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Soft Drinks and Acne Vulgaris

Author Prof. J. Spranger, University Department of Pediatrics Mainz

The pubertal rise in androgen levels triggers sebum production and in its consequence a spectrum of skin changes called acne vulgaris. Afflicting almost every adolescent they include blackheads, nodules, papules, pustules to single or confluent abscesses. Dietary factors have been implicated in their pathogenesis.

During the course of a nationwide health examination more than 8000 Chinese students completed questionnaires providing demographic information, history of diseases, use of cosmetics, itemized intake of soft drinks and other information [1]. The severity of acne was graded by certified dermatologists using a validated grading scale. After adjusting for confounders, moderate-to-severe acne was significantly associated with the daily consumption of sugared tea (aOR 2.52, p<0.001) and fruit-flavored drinks (aOR 1.9, p=0.008). 

Results: Consuming carbonated sodas 7 or more times per week showed a marginally significant effect on acne. A sugar intake of 100 g or more per day lead to a threefold increased risk to have moderate to severe acne. As expected, sugar consumption, but not fluid intake, was significantly correlated with body weight. Pathogenetically, the authors remind that glucose increases postprandial insulin and serum levels of free insulin-like growth factor-1 (IGF-1) stimulating a signal cascade resulting in increased lipid biosynthesis of the sebaceous glands.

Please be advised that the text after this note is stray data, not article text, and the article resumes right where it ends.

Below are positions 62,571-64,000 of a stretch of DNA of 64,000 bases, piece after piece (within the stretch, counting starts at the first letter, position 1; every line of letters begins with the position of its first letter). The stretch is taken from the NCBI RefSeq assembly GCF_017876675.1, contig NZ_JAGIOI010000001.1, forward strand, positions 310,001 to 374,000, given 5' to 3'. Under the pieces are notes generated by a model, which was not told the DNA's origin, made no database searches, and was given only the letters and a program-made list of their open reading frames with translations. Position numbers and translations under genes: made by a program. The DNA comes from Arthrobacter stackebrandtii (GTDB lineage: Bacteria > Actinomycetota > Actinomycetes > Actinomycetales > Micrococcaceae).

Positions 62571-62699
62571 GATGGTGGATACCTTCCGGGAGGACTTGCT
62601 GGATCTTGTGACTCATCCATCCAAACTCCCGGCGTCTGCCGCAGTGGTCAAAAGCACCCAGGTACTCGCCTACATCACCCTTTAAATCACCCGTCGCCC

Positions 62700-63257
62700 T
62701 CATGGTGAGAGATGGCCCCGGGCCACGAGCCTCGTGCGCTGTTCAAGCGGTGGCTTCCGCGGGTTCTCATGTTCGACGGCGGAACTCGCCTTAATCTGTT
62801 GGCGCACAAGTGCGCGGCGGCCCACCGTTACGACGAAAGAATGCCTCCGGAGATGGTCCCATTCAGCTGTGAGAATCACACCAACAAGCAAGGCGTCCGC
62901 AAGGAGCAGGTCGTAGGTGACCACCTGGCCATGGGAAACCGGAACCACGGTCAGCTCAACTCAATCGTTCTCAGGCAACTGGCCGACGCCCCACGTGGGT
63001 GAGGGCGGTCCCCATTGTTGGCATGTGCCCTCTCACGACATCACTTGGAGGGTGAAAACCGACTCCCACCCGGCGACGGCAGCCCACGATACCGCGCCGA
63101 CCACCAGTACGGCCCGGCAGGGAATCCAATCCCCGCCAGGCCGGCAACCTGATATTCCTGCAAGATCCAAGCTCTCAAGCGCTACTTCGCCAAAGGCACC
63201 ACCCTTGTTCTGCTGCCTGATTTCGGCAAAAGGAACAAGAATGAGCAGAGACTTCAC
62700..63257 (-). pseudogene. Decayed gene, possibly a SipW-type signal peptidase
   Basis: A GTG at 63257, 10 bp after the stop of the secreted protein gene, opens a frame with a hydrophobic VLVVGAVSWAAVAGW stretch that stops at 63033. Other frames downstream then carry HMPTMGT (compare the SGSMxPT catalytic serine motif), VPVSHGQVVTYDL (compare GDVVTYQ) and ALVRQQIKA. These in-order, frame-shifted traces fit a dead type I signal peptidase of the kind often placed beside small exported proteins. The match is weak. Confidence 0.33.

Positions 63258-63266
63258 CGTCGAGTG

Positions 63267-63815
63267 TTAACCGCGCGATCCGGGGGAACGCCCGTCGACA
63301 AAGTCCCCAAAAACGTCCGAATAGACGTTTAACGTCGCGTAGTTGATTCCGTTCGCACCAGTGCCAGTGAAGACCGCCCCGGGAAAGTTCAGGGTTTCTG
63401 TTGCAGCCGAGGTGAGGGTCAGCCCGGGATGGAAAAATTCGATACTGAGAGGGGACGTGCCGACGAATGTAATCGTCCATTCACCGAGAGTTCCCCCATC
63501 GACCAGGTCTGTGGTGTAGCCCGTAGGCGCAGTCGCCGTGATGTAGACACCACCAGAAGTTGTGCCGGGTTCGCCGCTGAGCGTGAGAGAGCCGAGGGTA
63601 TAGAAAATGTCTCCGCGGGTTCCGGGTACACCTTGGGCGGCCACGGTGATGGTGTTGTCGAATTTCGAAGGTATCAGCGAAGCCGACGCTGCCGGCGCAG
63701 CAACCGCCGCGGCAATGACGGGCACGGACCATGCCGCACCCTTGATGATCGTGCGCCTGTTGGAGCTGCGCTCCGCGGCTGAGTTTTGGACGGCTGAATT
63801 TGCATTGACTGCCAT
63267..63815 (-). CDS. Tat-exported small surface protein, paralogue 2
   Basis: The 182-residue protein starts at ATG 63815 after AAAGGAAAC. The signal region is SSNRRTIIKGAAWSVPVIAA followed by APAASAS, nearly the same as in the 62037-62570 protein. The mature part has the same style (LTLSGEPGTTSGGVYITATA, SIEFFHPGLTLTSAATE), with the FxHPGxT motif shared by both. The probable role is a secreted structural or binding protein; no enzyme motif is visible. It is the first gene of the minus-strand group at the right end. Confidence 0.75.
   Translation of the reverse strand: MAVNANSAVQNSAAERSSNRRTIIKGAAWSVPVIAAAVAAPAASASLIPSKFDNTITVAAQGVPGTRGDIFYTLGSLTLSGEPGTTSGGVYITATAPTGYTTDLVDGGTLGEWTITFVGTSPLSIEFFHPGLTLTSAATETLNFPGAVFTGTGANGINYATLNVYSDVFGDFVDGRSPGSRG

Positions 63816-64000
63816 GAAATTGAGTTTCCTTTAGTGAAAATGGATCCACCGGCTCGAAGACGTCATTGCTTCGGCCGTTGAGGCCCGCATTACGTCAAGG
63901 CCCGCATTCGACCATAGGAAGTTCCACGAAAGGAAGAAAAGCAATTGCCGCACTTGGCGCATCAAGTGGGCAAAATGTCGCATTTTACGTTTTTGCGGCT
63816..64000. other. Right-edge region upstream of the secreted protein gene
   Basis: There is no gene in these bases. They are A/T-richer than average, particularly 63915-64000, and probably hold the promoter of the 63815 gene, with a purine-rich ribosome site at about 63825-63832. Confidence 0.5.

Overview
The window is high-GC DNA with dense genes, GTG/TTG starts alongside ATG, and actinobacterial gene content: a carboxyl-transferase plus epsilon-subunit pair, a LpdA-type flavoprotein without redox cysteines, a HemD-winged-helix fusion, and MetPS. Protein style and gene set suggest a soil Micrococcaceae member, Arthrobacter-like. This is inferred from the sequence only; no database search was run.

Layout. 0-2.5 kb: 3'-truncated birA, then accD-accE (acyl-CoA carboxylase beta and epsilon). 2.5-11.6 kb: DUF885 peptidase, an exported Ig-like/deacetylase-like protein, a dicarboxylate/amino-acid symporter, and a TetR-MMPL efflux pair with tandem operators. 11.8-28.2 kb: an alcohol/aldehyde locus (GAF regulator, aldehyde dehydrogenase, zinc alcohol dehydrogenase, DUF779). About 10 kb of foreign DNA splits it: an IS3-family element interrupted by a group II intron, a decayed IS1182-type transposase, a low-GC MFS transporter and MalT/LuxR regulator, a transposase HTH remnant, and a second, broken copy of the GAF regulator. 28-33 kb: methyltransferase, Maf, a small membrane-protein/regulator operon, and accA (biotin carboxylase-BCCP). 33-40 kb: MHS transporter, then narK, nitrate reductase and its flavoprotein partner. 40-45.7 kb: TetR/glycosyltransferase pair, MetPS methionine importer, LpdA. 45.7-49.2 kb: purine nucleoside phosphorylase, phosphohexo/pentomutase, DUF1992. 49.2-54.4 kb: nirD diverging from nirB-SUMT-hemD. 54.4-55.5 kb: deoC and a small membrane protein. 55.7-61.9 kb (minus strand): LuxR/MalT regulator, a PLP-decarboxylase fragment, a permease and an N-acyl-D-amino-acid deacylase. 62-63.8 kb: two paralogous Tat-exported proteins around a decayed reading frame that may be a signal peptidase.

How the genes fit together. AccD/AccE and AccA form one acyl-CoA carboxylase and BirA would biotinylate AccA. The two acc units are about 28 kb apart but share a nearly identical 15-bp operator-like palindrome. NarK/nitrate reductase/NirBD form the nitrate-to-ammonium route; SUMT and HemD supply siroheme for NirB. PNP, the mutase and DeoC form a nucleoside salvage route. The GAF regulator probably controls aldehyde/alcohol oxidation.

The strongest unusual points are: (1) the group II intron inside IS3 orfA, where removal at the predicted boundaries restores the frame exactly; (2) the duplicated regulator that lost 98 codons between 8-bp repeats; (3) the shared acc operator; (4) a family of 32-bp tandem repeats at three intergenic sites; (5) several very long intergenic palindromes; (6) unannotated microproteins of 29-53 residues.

Comment: Differentiating between fruit juice and fruit nectar (juice with added pureed fruit) does not make much sense; the decisive factor is the sugar content. More sugar, more acne, regardless of its source, be it in commercial drinks, in solid food or, as we learn from our colleagues in the Far East, even in tea.

[1] Huang X, Zuang J, Li J, et al. (2019) Daily intake of soft drinks and moderate-to-severe acne vulgaris in Chinese adolescents. J Pediatr 20:256-262. [2] Burris J, Rietkerk W, Woolf K (2014) Relationships of self-reported dietary factors and perceived acne severity in a cohort of New York young adults. J Acad Nutr Diet 11: 384-392.